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I'm not QUITE done with this tutorial. It's starting to get more "abstract" and I feel like I need to start some kind of Haskell project in order to solidify what I already know and see the things I've yet to learn in action (so they're more concrete and less theoretical). Problem is, I don't know what to work on. I've looked at HappStack - which looks AWESOME, but it also looks a little advanced. I was going through the "99 haskell problems" on, but those are boring and I can't "show off" when I've completed them. Not that i'm just looking to show off, I just want something I can sort of "use".

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Just a one-time thing, but you're probably at the stage where you will enjoy 20 intermediate haskell problems. The point is to just try to write non-trivial implementations that still type-check. Turns out that you'll probably write correct instances; the classes represent actual (useful) classes. – Dan Burton Feb 23 '11 at 4:51
If you want something that you can use, what do you need? Web programming? Lots of parsing/text munging? Binary data? Graphics? At this stage you'll probably find a lot of application-domain stuff, so tell us what you're interested in. Although I would recommend that you read the Typeclassopedia,, if you haven't yet. – John L Feb 23 '11 at 11:32
I'll definitely take a look at your suggestion, @Dan. As far as your question, @John, that's a problem I've always had in learning these kinds of things. I come from the school of people with CS degrees who didn't have a reason for building software FIRST. I always find that people who know WHY they want to program are better programmers than me. So when you ask "what do you need?" My answer is simply: to learn Haskell. – Ramy Feb 23 '11 at 21:35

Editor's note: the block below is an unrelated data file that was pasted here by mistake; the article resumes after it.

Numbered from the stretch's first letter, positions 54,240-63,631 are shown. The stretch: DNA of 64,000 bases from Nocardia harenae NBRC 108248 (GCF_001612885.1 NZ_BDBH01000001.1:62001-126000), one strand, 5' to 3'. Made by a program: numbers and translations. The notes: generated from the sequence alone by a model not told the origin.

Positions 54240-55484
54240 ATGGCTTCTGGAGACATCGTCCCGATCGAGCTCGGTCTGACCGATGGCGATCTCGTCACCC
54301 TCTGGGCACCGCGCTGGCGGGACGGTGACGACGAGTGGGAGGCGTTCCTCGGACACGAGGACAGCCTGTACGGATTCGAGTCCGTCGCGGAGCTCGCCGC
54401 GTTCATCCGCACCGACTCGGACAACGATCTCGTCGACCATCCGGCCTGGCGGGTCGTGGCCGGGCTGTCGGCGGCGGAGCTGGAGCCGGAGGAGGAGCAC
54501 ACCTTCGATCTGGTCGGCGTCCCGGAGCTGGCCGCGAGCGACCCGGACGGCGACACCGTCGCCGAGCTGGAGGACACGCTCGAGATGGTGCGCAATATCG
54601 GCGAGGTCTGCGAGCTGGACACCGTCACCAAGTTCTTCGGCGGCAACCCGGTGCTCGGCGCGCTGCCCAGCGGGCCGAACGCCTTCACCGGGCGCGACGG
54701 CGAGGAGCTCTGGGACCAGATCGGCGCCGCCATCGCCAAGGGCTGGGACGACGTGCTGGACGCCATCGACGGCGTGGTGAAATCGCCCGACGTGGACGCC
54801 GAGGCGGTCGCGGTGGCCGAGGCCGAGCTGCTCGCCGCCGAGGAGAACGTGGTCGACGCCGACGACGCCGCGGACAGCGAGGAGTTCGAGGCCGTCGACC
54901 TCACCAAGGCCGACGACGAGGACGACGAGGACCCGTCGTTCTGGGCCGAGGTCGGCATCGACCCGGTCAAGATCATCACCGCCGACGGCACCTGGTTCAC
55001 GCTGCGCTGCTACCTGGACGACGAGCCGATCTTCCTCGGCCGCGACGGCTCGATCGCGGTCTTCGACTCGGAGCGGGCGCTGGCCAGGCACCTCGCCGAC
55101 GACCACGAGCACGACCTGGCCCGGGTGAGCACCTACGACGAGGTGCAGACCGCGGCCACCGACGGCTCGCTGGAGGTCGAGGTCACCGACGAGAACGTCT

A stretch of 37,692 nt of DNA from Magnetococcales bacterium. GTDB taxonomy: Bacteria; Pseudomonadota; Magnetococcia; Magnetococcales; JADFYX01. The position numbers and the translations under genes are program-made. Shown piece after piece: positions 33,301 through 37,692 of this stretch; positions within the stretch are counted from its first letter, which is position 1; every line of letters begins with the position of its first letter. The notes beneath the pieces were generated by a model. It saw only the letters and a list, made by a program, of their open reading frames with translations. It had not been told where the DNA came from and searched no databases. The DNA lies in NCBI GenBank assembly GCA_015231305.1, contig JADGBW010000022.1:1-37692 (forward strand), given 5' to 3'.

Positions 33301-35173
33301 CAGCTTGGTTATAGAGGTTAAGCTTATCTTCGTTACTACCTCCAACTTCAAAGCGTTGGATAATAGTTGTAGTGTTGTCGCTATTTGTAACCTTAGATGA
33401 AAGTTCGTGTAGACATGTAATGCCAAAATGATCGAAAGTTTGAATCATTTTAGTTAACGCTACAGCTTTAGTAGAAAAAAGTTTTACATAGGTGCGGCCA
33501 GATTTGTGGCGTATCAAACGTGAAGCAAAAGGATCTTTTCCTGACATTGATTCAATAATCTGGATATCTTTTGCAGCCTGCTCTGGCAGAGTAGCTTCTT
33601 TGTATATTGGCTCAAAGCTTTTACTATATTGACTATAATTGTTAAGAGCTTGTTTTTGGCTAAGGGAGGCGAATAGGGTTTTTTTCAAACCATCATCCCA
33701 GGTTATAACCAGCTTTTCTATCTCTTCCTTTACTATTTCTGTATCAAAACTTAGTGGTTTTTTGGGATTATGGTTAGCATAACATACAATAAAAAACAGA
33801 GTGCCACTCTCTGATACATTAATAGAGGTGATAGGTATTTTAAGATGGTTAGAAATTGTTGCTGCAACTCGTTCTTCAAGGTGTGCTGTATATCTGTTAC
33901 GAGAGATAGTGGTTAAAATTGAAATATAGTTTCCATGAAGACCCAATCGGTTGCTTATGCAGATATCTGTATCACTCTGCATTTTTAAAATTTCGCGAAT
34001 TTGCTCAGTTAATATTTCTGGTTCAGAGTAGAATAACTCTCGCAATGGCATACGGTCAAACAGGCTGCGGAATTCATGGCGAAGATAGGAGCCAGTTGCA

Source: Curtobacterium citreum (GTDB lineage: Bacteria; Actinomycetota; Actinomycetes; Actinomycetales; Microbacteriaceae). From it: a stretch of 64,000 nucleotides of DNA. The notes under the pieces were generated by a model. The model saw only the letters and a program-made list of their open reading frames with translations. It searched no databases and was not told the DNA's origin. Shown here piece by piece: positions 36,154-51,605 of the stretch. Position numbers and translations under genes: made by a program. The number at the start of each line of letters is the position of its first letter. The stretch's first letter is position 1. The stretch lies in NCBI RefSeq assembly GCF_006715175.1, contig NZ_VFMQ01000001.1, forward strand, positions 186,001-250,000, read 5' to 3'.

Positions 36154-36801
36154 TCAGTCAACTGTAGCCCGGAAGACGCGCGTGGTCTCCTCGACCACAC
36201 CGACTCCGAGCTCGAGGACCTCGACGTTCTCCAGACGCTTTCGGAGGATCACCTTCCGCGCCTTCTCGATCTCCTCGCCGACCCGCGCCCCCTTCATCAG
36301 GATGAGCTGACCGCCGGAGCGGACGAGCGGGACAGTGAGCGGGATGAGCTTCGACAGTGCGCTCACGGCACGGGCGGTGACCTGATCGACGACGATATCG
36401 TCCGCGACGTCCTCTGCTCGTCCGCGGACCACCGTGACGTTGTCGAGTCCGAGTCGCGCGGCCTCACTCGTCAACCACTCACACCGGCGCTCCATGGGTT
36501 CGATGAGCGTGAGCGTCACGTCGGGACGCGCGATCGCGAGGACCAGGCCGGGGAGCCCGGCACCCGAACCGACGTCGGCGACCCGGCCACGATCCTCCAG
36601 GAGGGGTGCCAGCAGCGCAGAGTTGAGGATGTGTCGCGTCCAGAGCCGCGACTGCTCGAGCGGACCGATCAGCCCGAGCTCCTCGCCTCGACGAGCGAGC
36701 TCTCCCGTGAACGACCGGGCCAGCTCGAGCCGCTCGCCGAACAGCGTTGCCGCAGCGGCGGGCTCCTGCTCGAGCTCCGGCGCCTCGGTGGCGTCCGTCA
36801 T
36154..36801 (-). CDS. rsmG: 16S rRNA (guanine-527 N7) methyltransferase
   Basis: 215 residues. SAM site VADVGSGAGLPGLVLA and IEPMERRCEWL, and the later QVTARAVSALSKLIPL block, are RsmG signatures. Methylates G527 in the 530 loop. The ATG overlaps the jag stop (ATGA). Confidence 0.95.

Having said all that, I've been toying with the idea of building myself a blog-type website. I don't really want to just use blogger or any of those canned blogs. I started with a Django tutorial, but now I'm intrigued about HappStack. So, I guess, I'm looking for a bridge between the early intermediate level of understanding I have now and becoming fluent with Happstack. – Ramy Feb 23 '11 at 21:37
then how about FRP/Arrows via Yampa, or implementing a simple DSL? Either will teach you a lot of Haskell, and both should be approachable after LYAH. – John L Feb 24 '11 at 0:12
up vote 8 down vote accepted

You could take a look at Write Yourself a Scheme in 48 Hours.

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You might want to peruse some of the chapters in Real World Haskell, which gives some more practical/different applications of Haskell like programming GUIs with GTK+ & Haskell

Plus, it's pretty good at complementing the material in Learn You A Haskell.

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If happstack is too much perhaps you should try some of the Hackage packages that are for teaching purposes?

  • Haskore-vintage is a simple version of haskore used in the classroom.
  • gloss provides high-level OpenGL-backed graphics used for instruction.

I'm not feeling very creative right now, but am leaving this as a wiki - if you're interested in this venue then comment and perhaps others will add to the list.

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haskore-vintage looks very interesting. checking that out now. – Ramy Feb 24 '11 at 0:42

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